"I am the senior member of the family and you are still not of age. You'll drink halves like the rest of us. Besides, we might have to carry these two men home at the end of the evening and I'm not doing that by myself."
Faramir's eyebrows lifted. "You carry us? I hope you're not implying that men of Gondor cannot handle their drink."
"Is that a challenge?" Frodo asked, his eyes bright. "I do believe these men are saying they can out-drink us. Are we going to allow the reputation of the Shire-folk to be so impugned?"
"No!" the other three said with one voice.
"My friend, you don't know what you've started," Aragorn muttered to his Steward. "You've never seen hobbits drink, have you? What have you let us in for?"
"Thumping big hangovers tomorrow, that's what!" said Sam. "I'll get these in, Mister Frodo." He trotted off to the bar, where he was greeted like a long-lost cousin by customers and staff.
"My people have taken you to their hearts, my friends."
Frodo nodded. "Now if I can just persuade Sam to stop calling me Mister Frodo I shall think I've achieved something." He giggled. "He actually forgot himself a couple of times and was mortified afterwards. I think such lapses were just permissable, considering he was rescuing me from an orc garrison at the time!"
"Sam's old Gaffer is such a stickler for propriety - he called me Mr.Pippin when I was about four years old! Even did it when he was chasing me for scrumping fruit - 'You come back 'ere, Mr Pippin!' - or snaffling ale at Shire parties."
"I lived in terror that these two..........," Aragorn indicated Merry and Pip "..............would raid Lord Elrond's wine cellar in Rivendell."
"We wouldn't do anything that impolite," the pair chorused. Frodo looked at them incredulously.
"Of course you would! I gather Bilbo warned Glorfindel and Erestor about you two, and I certainly did when I woke up. Told them to put a guard on the wine cellar."
"Well that's nice! No faith in your own kin!"
"Not where strong drink is concerned!" He turned to the two men. "These two once raided Paladin's cellar, and when they were found they were so drunk they couldn't stand, they had removed most of their clothes.............." Merry groaned and covered his face. "........No, they had removed all their clothes, and painted patterns on each other with Pip's paints! It was a sight to behold!"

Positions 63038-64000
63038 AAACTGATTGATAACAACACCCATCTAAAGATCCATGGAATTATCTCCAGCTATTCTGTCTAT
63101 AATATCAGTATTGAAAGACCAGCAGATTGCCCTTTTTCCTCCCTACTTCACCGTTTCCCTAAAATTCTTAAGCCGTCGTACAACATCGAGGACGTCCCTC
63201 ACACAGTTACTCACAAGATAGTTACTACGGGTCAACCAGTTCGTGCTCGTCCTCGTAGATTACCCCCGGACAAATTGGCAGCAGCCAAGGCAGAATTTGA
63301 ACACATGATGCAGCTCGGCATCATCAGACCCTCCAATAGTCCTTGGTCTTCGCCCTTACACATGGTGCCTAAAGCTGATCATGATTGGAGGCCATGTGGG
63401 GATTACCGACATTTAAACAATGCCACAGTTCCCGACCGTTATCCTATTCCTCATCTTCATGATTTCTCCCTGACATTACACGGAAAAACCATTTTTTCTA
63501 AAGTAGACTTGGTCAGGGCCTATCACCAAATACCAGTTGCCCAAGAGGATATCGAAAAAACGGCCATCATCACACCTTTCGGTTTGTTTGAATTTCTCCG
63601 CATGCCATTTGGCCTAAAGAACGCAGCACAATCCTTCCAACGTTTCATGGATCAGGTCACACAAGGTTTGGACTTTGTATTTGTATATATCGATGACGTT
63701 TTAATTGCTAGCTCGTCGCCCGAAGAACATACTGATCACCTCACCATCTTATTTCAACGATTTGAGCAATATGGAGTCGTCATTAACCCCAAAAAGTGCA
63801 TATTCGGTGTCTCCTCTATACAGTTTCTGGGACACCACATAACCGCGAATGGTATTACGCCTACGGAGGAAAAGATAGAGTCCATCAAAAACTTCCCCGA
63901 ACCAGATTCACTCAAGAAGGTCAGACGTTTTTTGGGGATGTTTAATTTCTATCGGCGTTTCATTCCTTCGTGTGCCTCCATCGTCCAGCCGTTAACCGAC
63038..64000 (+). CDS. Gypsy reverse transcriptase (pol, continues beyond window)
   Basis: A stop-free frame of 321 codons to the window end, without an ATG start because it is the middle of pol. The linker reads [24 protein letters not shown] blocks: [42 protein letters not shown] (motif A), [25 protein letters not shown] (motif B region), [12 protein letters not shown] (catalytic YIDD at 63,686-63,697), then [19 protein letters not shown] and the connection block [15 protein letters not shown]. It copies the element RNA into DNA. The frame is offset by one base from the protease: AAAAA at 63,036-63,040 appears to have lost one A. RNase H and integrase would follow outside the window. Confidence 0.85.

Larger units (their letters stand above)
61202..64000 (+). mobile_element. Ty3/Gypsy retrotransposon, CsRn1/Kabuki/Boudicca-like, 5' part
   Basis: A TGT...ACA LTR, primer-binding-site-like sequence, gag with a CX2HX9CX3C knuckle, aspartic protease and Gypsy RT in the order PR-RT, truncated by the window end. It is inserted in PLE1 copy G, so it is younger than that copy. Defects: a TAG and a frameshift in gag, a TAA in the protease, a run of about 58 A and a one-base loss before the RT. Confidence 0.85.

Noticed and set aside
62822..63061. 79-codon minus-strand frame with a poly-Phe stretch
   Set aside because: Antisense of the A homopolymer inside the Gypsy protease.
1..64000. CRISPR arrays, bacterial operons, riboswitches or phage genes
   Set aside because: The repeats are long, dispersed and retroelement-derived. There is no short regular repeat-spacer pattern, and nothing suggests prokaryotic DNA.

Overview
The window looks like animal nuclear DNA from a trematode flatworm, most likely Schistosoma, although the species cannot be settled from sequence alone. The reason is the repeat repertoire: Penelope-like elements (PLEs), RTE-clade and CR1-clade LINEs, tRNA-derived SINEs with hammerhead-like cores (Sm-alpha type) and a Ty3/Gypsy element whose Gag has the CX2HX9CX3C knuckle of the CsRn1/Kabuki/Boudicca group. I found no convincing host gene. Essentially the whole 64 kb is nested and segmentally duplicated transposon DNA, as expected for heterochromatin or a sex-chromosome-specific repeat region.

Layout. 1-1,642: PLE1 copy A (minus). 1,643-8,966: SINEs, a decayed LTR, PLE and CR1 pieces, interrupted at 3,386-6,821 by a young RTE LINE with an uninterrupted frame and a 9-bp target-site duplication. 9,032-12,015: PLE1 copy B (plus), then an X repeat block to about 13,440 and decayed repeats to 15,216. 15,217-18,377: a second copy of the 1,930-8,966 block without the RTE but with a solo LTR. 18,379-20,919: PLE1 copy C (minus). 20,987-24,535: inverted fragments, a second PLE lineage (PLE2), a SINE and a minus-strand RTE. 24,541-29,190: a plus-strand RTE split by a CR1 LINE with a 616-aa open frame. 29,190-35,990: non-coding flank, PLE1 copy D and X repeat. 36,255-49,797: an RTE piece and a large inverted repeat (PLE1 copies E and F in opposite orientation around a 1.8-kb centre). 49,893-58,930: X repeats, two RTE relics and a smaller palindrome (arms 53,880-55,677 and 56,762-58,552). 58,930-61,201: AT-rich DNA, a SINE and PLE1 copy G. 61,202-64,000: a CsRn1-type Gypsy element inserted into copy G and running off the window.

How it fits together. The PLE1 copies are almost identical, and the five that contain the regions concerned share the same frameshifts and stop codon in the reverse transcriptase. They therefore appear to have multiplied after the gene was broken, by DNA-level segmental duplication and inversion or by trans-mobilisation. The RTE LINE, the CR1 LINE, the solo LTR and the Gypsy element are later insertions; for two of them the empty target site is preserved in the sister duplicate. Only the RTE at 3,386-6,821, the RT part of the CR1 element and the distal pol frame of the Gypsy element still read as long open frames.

Aragorn and Faramir were both choking and snorting but they could not contain their mirth and the inn resounded to the sound of laughter.
"There will be payback for this, Frodo!" Merry muttered.
"Oh I'm sure there will - but for every tale of my youth you can come up with, I have ten concerning yours!"
Merry lit his pipe and puffed thoughtfully. "I seem to remember an occasion when you were stuck to a chair.........."
"That was Pippin's fault," said Frodo grumpily. "He managed to get molasses everywhere, including my chair and I didn't notice before sitting down."
"Because you were wandering about with your nose in a book, as usual." Pip beamed at his cousins as he returned to the table with their tankards.
Merry started to chortle. "You should have seen Fro's face when he realised he couldn't get up!"
Frodo grinned. It was a calculating grin. "I seem to remember you being stranded up a tree, Meriadoc. Your aged cousin Frodo had to climb up and coax you down."
"Hah! That was Pippin's fault too. He persuaded me to climb up there, idiot that I am. Come to think of it, most of the scrapes we have both been in have been Pip's fault." Merry glanced at the unrepentant Took.
"I just wanted to show you that climbing was fun. We Tooks like climbing. Your mother is a Took so I don't know why you don't like it. Da said Aunt Esme was always climbing trees when she was a lass."
"I'm a Brandybuck. We go boating, the Tooks climb trees. Frodo does both, so I don't know what that says about him."
"I'm Mad Baggins' heir - that seems to explain everything." Frodo made room for Sam on the bench beside him.
"Come on then," said Pip to the two Men. "What sort of scrapes did you two get into when you were young?"
Aragorn tried to assume an innocent air. "You think the future Chieftain of the Dunedain was a naughty child?"
"According to the sons of Lord Elrond, you were ..........now what was it they called you.......'a mischievous little bundle who was never out of mud and trouble.' Sounds about right!"
Faramir was openly sniggering by now. "A mischievous little bundle.......," he wheezed, ignoring the pained expression on his King's face.
"I'm pleased to see you've abandoned deference and ceremony at last, Faramir." Aragorn was laughing at his ability to score a point over the young man.
"Pardon me, my lord. The idea of you scampering around Rivendell was too delightful."
"I doubt if Lord Elrond saw it that way. I put a giant toad in his study once. And I happen to know that the Twins regaled the hobbits with many such stories - the stag beetle in poor Glorfindel's empty wine goblet was quite amusing. I was paid back double by these two though. They did unspeakable things to me in Rivendell, and on the early part of the Quest. I discovered that they had short-sheeted my bed, they stitched acorns inside my shirt, put pepper in my wine, thistles in the toes of my boots. Their ingenuity was endless." He gestured at the two smirking hobbits. "Frodo and Sam were blameless, but these two........"
"Actually they weren't blameless. Frodo suggested the thistles. He's not the innocent little hobbit you might think - he wasn't known as the Rascal of Buckland for nothing," said Merry. "He taught me everything I later taught Pip."